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Showing you results for "San Telmo, Buenos Aires"

Top restaurant recommendations from locals

Neighbourhood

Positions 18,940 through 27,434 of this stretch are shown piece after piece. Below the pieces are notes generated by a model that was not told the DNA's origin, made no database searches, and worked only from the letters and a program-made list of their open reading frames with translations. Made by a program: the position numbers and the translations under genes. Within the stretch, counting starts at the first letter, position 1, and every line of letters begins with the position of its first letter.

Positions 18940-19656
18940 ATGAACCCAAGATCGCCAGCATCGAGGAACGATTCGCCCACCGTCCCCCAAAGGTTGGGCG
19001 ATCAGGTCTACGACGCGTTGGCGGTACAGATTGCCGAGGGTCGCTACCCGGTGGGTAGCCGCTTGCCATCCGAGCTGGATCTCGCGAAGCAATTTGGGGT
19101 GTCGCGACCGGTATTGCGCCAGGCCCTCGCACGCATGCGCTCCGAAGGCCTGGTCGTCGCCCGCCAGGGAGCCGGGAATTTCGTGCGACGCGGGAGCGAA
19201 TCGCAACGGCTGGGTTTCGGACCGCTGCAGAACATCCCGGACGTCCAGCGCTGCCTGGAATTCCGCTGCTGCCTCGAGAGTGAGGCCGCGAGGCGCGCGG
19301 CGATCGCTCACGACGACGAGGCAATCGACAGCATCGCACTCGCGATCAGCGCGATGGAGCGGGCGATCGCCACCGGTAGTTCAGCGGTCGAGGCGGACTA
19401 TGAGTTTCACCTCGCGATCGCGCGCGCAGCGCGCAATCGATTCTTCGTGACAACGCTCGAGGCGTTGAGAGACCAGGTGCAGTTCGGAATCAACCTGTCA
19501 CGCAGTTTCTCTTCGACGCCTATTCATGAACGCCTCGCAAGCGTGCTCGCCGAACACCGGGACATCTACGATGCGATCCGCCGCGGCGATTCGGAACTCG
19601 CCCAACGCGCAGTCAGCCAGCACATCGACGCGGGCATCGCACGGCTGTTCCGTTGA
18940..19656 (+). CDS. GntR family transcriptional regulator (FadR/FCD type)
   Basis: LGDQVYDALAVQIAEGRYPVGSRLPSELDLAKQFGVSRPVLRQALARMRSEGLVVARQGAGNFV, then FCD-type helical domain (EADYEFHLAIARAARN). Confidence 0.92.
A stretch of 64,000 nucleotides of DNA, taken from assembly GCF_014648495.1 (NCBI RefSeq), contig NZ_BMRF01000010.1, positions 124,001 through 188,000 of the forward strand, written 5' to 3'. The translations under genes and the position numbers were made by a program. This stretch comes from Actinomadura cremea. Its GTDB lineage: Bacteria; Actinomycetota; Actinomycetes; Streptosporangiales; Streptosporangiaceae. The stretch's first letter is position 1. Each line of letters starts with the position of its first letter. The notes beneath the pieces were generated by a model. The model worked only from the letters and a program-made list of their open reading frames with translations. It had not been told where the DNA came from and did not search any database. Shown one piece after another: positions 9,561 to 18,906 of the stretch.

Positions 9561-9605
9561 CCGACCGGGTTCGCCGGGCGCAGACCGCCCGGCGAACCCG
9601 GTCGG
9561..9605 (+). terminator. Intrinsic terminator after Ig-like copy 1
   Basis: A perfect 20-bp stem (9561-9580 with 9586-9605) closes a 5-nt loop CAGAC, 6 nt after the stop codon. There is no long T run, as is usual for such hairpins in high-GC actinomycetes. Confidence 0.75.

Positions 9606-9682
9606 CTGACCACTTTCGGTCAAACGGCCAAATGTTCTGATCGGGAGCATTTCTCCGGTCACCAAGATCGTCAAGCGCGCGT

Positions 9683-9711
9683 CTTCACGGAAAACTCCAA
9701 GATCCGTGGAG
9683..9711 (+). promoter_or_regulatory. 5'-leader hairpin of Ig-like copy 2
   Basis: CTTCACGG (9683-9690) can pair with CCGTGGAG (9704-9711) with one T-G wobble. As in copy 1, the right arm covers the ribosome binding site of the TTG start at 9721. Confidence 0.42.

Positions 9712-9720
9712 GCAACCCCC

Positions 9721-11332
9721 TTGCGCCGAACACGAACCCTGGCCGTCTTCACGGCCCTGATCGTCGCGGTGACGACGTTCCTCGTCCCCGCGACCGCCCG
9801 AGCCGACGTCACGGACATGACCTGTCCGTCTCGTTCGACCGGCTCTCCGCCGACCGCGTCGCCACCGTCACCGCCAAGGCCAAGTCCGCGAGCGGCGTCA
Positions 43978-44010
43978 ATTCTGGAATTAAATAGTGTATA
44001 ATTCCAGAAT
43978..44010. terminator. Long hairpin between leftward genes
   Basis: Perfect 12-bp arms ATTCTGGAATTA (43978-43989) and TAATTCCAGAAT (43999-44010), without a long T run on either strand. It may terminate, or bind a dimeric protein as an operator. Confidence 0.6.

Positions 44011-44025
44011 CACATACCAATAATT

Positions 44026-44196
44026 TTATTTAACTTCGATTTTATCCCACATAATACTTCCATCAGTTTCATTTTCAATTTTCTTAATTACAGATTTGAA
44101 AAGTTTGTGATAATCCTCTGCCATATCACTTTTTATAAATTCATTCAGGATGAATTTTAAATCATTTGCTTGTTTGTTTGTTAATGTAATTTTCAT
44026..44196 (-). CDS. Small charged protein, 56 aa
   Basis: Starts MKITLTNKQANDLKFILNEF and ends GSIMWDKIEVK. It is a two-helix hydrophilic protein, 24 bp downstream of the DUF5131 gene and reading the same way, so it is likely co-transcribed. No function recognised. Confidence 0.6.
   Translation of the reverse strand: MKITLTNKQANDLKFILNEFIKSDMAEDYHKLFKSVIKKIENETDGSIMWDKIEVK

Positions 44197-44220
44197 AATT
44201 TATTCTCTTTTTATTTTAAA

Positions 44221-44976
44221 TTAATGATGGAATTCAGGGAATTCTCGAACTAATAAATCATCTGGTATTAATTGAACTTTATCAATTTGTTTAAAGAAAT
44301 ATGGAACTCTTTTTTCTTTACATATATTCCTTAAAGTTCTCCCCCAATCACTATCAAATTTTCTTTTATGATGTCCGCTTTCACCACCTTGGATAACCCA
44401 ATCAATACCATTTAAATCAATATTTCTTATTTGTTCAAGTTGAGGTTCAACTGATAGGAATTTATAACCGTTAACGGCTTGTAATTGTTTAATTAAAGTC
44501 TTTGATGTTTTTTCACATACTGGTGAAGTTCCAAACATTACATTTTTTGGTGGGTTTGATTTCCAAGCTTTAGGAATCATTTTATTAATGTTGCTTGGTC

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“San Telmo is the oldest barrio (neighborhood) of Buenos Aires, Argentina. It is a well-preserved area of the Argentine metropolis and is characterized by its colonial buildings. Cafes, tango parlors and antique shops line the cobblestone streets, which are often filled with artists and dancers. A street named the "Illuminated Block" is where many of these important historical buildings can be found. San Telmo's attractions include old churches, museums, food halls and stalls, antique stores and a semi-permanent antique fair (Feria de Antigüedades) in the main public square, Plaza Dorrego. Tango-related activities for both locals and tourists are in the area. San Telmo began to improve particularly after Rosas' removal from power in 1852. The establishment of new clinics, the installation of gas mains, lighting, sewers, running water and cobblestones and the opening of the city's main wholesale market led to increasing interest in the area on the part of the well-to-do and numerous imposing homes were built in the western half of San Telmo. This promising era ended abruptly when an epidemic of yellow fever struck the area in 1871. The new clinics and the heroic efforts of physicians like Florentino Ameghino helped curb the northward spread of the epidemic; but as time went on it claimed over 10,000 lives, and this led to the exodus of San Telmo's growing middle and upper classes into what later became Barrio Norte. At first hundreds of properties became vacant. A few of the larger lots were converted into needed parks, the largest of which is Lezama Park, designed by the renowned French-Argentine urban planner Charles Thays in 1891 as a complement to the new Argentine National Museum of History. Most large homes, though, became tenement housing during the wave of immigration into Argentina from Europe between 1875 and 1930. San Telmo became the most multicultural neighborhood in Buenos Aires, home to large communities of British, Galician, Italian and Russian-Argentines. The large numbers of Russians in San Telmo and elsewhere in Buenos Aires led to the consecration of Argentina's first Russian Orthodox Church in 1901. Expanding industry to the south also led a German immigrant, Otto Krause, to open a technical school here in 1897. San Telmo's bohemian air began attracting local artists after upwardly-mobile immigrants left the area. Increasing cultural activity resulted in the opening of the Buenos Aires Museum of Modern Art by critic Rafael Squirru in 1956, as well as in the 1960 advent of the "Republic of San Telmo," an artisan guild which organized art walks and other events. San Telmo's immigrant presence also led to quick popularization of tango in the area: long after that genre's heyday, renowned vocalist Edmundo Rivero purchased an abandoned colonial-era grocery in 1969, christening it El Viejo Almacén ("The Old Grocery Store"). This soon became one of the city's best-known tango music halls, helping lead to a cultural and economic revival in San Telmo. A great number of contemporary art galleries, art spaces and museums are located in this area. In 2005 the gallery and artist-run space Appetite opened and the Argentine public and media immediately noticed the crowds attending its openings and parties. Other art galleries began setting up in this neighborhood and it became a Mecca of contemporary art. The first to talk about it was Rolling Stone magazine which said in late 2006: "When all the movement seemed to be getting installed at Palermo, the Daniela Luna tornado opened the appetite with an art gallery in San Telmo and little by little is monopolizing the neighborhood and transferring the scene." A few months later the New York Times said that "To find Appetite, an avant-garde gallery that everyone I met recommended, I had to return to one of San Telmo's less atmospheric blocks. Many media remarked the transformation of San Telmo into a destination for contemporary art lovers, such as the newspaper La Nacion which counted around 30 galleries and art centers in 2008.Later that year, the same newspaper published another article that started: "Contemporary art moved into the neighborhood. San Telmo Art District is born"”